Plant trees, shrubs and fruit trees now so that their roots will be ready to grow when the ground begins to warm up, and provide them with a slow release fertiliser. Although hardy through most of the winter, top fruit and soft fruit blossoms will need protecting from late frost. Cover them during the night with horticultural fleece, using canes to keep the material from touching the blossoms and make sure to remove during the day, so as not to hinder pollinators. Take care of your fruit plants now and you’ll reap the benefits of jam making ingredients through the summer – prices start at £1.99 for strawberries, though to £7 for a bush.


Now that they have finished flowering, shrubs such as Camellia and Forsythia can be lifted and moved provided the soil is not frozen or waterlogged. Divide clump forming perennials, such as Hostas and Primulas and remove any dead foliage, ready for new growth. Winter flowering heathers can also be cut back to a compact shape – however, if your heather is looking woody and leggy, replacing it would be a better option as they will struggle to look their best again (they generally have a lifespan of about 10 years).


Tie in new stems on climbers and climbing roses horizontally – this will allow for more like to reach the plant so multiple new flowering shoots to grow. Check for old and woody canes that produced little last year and cut them off.


Don’t forget housekeeping such as cleaning your greenhouses and growing frames ready for the growing season. If you’re limited in the garden, the Gardman Perma-tunnel with PVC cover is compact with no extra space required.


– Stew, Planteria & Nursery, Plantsplus Garden Centre


Seeds always make me excited. Looking at the array of colourful packets, all with hidden promise, I find it hard not to get too carried away. The great thing about growing your own is that you can choose what you want to try, instead of relying on the supermarket varieties. It gives you a chance to get adventurous both with vegetables and flowers. You are in charge.


When growing seeds the golden rule is to read the packet. This will give you the information you need such as germination time, distance apart and when you can grow outdoors, but remember we are in Scotland! Seeds require four things to germinate, temperature, water, oxygen and some require light. Generally, seeds need at least 12 degrees to germinate. All seeds have their optimum temperature range and it’s useful to know. To generate more heat, there are things we can do such as using a propagator or seed tray inside on a windowsill or greenhouse. A cloche can help outside, but it is the soil temperature that you need to check. Just remember that seeds require air circulation to help prevent dampening off and once germinated turn the seed tray or pot daily to prevent the seedlings growing lopsided.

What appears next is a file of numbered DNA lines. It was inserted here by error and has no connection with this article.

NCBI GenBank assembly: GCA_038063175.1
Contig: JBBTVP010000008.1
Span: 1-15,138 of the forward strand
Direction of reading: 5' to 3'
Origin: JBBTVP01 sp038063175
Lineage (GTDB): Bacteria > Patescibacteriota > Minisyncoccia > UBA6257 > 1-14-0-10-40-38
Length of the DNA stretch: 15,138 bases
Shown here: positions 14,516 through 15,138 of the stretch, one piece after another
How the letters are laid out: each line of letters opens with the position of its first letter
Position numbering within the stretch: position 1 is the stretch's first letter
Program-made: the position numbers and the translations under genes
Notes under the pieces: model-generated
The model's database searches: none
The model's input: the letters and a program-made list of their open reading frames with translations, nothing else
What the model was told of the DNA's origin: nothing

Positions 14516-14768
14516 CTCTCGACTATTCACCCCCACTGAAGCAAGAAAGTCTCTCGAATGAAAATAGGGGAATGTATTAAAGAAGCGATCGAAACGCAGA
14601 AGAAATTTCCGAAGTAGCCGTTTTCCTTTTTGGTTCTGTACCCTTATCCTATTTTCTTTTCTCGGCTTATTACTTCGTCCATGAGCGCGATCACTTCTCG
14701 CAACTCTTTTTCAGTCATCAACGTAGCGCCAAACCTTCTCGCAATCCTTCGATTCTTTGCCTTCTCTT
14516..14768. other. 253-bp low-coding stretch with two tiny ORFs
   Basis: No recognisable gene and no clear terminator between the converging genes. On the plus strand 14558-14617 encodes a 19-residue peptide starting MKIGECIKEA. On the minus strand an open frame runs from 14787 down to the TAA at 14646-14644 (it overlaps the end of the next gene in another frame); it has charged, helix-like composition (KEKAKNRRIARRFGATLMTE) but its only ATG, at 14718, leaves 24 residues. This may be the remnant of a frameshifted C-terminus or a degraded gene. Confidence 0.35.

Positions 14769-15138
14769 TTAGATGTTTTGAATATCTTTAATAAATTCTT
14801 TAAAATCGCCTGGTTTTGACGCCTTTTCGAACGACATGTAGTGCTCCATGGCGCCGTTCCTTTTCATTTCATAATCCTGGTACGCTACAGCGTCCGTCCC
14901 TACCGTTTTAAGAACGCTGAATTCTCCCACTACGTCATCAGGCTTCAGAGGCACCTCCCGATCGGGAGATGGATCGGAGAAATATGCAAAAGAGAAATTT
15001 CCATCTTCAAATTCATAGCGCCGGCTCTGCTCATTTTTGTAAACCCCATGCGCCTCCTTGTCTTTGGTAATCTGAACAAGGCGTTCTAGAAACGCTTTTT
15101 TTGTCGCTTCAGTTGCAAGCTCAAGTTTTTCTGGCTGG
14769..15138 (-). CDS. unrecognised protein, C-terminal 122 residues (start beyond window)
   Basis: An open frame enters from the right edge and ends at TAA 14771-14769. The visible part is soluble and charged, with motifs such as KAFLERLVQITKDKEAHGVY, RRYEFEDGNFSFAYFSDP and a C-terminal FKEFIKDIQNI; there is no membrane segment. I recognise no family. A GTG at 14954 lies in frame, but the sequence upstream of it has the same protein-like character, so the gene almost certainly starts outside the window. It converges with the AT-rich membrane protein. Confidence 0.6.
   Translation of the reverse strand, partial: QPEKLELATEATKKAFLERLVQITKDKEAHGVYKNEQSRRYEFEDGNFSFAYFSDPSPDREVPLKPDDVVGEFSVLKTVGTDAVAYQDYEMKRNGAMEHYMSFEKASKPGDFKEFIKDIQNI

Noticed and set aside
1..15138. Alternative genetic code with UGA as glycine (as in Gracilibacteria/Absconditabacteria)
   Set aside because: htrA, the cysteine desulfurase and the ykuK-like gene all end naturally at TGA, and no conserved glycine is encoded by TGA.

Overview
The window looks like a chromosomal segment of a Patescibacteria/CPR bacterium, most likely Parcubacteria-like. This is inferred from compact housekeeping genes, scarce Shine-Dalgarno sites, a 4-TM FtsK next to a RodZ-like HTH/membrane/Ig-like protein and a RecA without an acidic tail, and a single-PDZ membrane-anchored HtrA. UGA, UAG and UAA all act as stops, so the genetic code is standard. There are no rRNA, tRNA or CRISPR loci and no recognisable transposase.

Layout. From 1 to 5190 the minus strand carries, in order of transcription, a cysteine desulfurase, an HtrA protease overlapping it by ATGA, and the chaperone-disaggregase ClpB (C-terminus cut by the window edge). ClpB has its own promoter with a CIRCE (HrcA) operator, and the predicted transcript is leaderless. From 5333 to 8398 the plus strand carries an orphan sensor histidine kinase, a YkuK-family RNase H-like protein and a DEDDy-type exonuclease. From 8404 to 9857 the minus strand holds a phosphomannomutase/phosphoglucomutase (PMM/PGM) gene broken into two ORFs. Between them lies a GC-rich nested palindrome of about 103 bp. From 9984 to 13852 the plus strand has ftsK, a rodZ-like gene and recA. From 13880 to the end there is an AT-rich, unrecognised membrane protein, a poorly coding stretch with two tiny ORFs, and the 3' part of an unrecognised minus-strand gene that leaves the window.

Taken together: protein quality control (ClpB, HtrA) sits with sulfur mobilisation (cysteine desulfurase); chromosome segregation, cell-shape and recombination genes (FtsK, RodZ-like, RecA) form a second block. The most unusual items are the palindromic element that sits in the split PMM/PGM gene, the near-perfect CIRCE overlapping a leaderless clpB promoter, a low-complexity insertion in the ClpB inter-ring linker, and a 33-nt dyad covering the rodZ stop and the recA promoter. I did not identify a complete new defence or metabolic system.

A fine seed and cutting compost is best to use and always label your pot or tray before you sow. Water from underneath with a tray. This helps prevent washing your seeds to one area and when germinated reduces dampening off. Never leave your seed trays in water. Let them drain to stop them becoming waterlogged.

Easy vegetables to grow are peas and beans and for flowers, sunflowers and poppies. You can grow in pots. Be aware of the depth of soil they will provide or choose a variety to suit. Royal Chantenay 3 is a type of carrot with a smaller root size, ideal for a child to pull out easily, wash and eat. My favourite pots this year belong to the Elho Green Basics range, created using recycled plastic. Nice and deep, raised or for the ground, they have a cloche style top to get you going early.


Sow now, there is no excuse!


– Jayne, Planteria Manager, Dunbar Garden Centre